Crime Higher in Neighborhoods Without Marijuana Dispensaries, RAND Corporation Finds
Our feature in this week's Voice finds that under Mayor Bloomberg, over 60,000 (mostly black and Latino male) New Yorkers will be arrested this year for small levels of marijuana possession. In a study co-authored by Harry Levine and Loren Sigel, the Drug Policy Alliance puts the price tag to the city for all of these "crimes" at $75 million a year.
Meanwhile, out in Los Angeles where medical marijuana is legal, the RAND Corporation has just found in their own study that crime is higher in neighborhoods where marijuana dispensaires have been closed.
According to the Los Angeles Times:
In a study of crime near Los Angeles dispensaries -- which the investigators call the most rigorous independent examination of its kind -- the Santa Monica-based think tank found that crime actually increased near hundreds of pot shops after they were required to close last summer.
According to our friends over at Toke of the Town:
The RAND Corporation on Tuesday issued a report dispelling the myth that there are inherent links between medical marijuana distribution centers and crime. The study upon which the RAND report is based claims that crime was as much as 60 percent greater around medical marijuana dispensaries that had been shut down by the City of Los Angeles compared to those areas with open dispensaries.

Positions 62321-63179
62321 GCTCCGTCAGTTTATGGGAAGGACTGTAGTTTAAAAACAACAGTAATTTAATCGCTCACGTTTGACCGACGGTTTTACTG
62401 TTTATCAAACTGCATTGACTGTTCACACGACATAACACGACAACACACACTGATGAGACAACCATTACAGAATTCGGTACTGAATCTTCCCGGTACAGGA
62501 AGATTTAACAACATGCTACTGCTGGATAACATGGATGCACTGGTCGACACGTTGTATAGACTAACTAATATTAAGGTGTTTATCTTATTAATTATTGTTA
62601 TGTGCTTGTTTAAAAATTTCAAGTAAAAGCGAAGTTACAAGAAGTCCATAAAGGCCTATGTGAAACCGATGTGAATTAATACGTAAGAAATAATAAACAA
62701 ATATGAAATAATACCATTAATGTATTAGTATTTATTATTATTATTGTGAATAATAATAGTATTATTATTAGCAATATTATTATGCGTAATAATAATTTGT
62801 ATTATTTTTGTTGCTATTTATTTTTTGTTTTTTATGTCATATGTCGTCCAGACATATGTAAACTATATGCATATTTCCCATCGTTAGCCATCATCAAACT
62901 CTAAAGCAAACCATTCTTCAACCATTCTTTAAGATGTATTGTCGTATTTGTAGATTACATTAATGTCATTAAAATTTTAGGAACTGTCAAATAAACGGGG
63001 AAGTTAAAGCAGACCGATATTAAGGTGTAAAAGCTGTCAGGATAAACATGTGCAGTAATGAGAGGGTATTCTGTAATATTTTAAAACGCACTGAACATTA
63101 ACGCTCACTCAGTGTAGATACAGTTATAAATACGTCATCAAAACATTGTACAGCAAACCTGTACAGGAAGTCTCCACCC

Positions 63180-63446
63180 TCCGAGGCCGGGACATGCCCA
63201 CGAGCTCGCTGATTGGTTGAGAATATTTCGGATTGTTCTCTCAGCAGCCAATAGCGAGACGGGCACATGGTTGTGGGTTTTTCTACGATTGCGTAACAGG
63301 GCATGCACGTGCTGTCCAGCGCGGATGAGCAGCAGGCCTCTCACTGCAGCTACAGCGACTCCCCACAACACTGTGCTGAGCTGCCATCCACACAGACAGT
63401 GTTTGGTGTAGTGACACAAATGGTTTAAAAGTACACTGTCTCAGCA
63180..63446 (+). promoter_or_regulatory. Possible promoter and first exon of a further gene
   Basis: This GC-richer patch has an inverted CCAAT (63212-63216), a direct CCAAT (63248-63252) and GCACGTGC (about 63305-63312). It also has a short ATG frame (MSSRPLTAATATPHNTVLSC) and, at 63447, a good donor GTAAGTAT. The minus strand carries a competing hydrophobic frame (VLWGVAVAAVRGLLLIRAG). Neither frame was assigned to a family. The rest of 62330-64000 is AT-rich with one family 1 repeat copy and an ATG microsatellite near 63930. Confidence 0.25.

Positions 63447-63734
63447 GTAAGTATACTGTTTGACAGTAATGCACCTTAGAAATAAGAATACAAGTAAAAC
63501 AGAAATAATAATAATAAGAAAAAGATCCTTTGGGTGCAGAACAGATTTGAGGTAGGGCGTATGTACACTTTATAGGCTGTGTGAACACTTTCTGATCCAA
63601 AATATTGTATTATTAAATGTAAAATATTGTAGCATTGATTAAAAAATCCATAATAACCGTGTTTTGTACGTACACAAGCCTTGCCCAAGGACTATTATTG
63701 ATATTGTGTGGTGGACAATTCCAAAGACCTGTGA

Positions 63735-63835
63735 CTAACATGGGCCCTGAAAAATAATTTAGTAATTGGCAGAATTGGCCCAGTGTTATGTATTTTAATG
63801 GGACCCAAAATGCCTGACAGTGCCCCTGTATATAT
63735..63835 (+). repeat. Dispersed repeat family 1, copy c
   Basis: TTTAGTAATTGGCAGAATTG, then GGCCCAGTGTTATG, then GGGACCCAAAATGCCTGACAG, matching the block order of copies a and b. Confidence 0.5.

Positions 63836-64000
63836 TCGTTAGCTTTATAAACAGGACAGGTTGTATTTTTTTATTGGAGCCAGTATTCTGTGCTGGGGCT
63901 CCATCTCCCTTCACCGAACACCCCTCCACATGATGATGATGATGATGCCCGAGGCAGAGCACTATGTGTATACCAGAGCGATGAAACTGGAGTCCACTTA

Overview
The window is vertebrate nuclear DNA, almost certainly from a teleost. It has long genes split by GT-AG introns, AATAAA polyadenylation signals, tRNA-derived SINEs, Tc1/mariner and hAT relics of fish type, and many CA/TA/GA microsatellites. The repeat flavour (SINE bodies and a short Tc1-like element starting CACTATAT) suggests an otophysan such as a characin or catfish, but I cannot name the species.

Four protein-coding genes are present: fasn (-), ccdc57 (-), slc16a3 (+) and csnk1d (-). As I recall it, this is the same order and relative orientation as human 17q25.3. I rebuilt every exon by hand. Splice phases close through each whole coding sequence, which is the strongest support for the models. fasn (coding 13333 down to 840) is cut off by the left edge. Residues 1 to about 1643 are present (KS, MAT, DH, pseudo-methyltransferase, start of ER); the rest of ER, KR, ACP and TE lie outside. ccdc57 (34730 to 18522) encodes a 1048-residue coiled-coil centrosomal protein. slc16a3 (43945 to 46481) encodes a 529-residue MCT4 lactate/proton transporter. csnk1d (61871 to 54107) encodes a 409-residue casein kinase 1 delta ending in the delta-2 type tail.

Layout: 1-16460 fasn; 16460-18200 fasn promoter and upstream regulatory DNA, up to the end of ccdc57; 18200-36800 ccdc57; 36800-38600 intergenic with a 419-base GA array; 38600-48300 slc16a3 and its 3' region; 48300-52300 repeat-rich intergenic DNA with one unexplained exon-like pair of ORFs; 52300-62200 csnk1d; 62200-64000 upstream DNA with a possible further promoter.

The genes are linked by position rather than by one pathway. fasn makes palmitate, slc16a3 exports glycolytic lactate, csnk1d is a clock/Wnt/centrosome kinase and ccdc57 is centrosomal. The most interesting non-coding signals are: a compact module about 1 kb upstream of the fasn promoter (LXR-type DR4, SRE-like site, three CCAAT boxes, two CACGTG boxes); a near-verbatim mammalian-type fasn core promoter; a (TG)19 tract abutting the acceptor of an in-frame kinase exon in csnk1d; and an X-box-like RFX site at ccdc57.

You can read the Drug Policy Alliance report on what marijuana arrests cost New York City here, and read the RAND Corporation's study on how pot dispensaries seem to reduce crime in Los Angeles here. But what's glaringly obvious from both is that, regardless of the waste of human lives marijuana arrests cost New York or Los Angeles, they are extremely expensive for both cities, save neither one money, and don't reduce crime.
Go to Runnin' Scared for all of our New York news coverage.
Get the This Week's Top Stories Newsletter
Every week we collect the latest news, music and arts stories — along with film and food reviews and the best things to do this week — so that you’ll never miss Village Voice's biggest stories.